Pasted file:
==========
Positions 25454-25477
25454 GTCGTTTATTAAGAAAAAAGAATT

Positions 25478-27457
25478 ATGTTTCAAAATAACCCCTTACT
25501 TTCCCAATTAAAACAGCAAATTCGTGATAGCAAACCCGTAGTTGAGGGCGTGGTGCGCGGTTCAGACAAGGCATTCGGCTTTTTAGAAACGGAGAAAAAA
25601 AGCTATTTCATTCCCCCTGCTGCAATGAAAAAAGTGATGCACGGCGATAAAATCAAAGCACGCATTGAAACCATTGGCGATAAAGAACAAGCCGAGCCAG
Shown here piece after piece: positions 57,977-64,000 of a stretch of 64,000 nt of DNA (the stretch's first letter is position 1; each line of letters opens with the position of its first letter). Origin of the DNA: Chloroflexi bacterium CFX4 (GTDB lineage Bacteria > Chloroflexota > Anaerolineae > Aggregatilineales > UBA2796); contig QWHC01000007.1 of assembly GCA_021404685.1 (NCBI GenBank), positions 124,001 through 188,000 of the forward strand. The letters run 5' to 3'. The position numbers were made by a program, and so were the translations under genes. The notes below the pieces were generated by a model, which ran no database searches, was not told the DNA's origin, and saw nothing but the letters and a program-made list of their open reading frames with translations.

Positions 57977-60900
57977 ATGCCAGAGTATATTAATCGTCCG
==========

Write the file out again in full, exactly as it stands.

Positions 25454-25477
25454 GTCGTTTATTAAGAAAAAAGAATT

Positions 25478-27457
25478 ATGTTTCAAAATAACCCCTTACT
25501 TTCCCAATTAAAACAGCAAATTCGTGATAGCAAACCCGTAGTTGAGGGCGTGGTGCGCGGTTCAGACAAGGCATTCGGCTTTTTAGAAACGGAGAAAAAA
25601 AGCTATTTCATTCCCCCTGCTGCAATGAAAAAAGTGATGCACGGCGATAAAATCAAAGCACGCATTGAAACCATTGGCGATAAAGAACAAGCCGAGCCAG
Shown here piece after piece: positions 57,977-64,000 of a stretch of 64,000 nt of DNA (the stretch's first letter is position 1; each line of letters opens with the position of its first letter). Origin of the DNA: Chloroflexi bacterium CFX4 (GTDB lineage Bacteria > Chloroflexota > Anaerolineae > Aggregatilineales > UBA2796); contig QWHC01000007.1 of assembly GCA_021404685.1 (NCBI GenBank), positions 124,001 through 188,000 of the forward strand. The letters run 5' to 3'. The position numbers were made by a program, and so were the translations under genes. The notes below the pieces were generated by a model, which ran no database searches, was not told the DNA's origin, and saw nothing but the letters and a program-made list of their open reading frames with translations.

Positions 57977-60900
57977 ATGCCAGAGTATATTAATCGTCCG